How can he have received Earned Income Tax credit and not paid any social tax?  Earned income required for EITC, and SS tax is always paid if there is earned income.  Does he file MFJ?

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Even at 12,000.00 there had to be some SS deducted, paid somewhere. if he was self-employed, It seems like the EITC and CTC would have eliminated any SE tax. With that said, the SE tax generated is the SS portion still credited to his SS account? Never thought about this before.

 

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1 hour ago, Christian said:

His Earned Income came in at some $12,000 or so dollars. His status is HOH which eliminated any income tax. His EIC and Refundable Child Credit was greater than his SE tax.

Your previous post was misleading because your client paid SE Tax which was offset by EIC.

Therefore timely filing is still required to update his SS Earnings Record.

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6 hours ago, Terry D EA said:

Even at 12,000.00 there had to be some SS deducted, paid somewhere. if he was self-employed, It seems like the EITC and CTC would have eliminated any SE tax. With that said, the SE tax generated is the SS portion still credited to his SS account? Never thought about this before.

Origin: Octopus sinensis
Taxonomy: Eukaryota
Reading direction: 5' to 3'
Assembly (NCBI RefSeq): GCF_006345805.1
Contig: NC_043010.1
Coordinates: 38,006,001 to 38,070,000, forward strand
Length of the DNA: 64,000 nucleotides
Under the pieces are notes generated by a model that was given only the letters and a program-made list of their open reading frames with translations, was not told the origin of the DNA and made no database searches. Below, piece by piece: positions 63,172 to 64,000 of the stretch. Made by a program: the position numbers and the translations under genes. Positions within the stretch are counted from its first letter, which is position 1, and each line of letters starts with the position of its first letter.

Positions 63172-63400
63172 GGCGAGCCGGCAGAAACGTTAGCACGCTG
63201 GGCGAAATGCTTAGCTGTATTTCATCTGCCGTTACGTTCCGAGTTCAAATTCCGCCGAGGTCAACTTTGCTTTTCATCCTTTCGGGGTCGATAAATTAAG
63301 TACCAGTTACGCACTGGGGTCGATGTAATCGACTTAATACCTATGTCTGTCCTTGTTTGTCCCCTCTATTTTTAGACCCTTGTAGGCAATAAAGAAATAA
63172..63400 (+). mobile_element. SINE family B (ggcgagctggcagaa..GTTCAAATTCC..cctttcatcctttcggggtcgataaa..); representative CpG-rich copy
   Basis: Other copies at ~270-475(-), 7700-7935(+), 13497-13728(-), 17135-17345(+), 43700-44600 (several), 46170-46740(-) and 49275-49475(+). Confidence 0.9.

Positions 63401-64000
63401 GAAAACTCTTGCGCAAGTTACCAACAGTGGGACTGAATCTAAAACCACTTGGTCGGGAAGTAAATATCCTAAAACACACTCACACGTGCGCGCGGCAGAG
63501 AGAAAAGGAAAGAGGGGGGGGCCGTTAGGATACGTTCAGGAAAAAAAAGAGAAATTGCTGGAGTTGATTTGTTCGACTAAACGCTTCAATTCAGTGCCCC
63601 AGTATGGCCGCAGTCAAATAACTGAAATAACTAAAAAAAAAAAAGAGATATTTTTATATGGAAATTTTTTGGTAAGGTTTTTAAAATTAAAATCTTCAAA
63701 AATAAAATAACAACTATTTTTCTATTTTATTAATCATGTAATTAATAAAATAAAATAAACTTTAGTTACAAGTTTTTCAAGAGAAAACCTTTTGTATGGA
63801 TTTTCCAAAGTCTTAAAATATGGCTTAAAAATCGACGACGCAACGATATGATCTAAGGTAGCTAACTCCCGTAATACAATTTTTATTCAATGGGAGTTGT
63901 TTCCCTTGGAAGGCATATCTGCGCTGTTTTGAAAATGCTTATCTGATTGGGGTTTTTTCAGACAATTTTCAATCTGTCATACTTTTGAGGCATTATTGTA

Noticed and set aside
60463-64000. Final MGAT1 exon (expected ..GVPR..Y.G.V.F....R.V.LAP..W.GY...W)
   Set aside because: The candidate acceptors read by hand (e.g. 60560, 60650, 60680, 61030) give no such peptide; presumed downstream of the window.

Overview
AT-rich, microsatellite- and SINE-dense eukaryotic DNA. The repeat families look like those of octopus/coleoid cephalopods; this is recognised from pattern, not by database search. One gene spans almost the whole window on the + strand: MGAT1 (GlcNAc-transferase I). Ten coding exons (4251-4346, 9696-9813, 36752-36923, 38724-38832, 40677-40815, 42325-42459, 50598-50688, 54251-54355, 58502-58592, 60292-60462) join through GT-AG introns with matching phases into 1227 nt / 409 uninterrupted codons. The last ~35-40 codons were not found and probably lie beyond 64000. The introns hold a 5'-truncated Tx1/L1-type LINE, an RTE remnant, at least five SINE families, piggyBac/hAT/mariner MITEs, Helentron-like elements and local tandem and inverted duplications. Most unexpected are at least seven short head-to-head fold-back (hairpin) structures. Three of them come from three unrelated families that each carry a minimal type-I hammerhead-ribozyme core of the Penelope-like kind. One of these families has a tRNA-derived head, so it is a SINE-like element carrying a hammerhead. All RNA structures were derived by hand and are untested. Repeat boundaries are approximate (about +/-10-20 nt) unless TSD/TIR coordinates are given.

I believe you are correct.  If he was employed the SS tax would be accessed and credited to his SS account. He "paid" it by reducing his refund.  A bigger question may be how is he providing for himself and child (or children) on $12,000 a year (that's about 4 bags of groceries these days 😊) .  I would definitely ask some pointed questions and document the answers for due diligence.   

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Years ago SSA sent people annual statements showing their projected benefits calculated on their past contributions and projecting their current income to stay the same for the rest of their working years.  It's amazing how many business clients found religion and began showing more realistic profits.

Like others, I would ask a lot of questions of this guy who supposedly supports kids on $12k a year in VA.  He certainly doesn't need HOH status as single would yield the same result and prompt less suspicion.  He can't supply more than half the cost of the household on that income.  I'd have a heart-to-heart with the guy and disengage.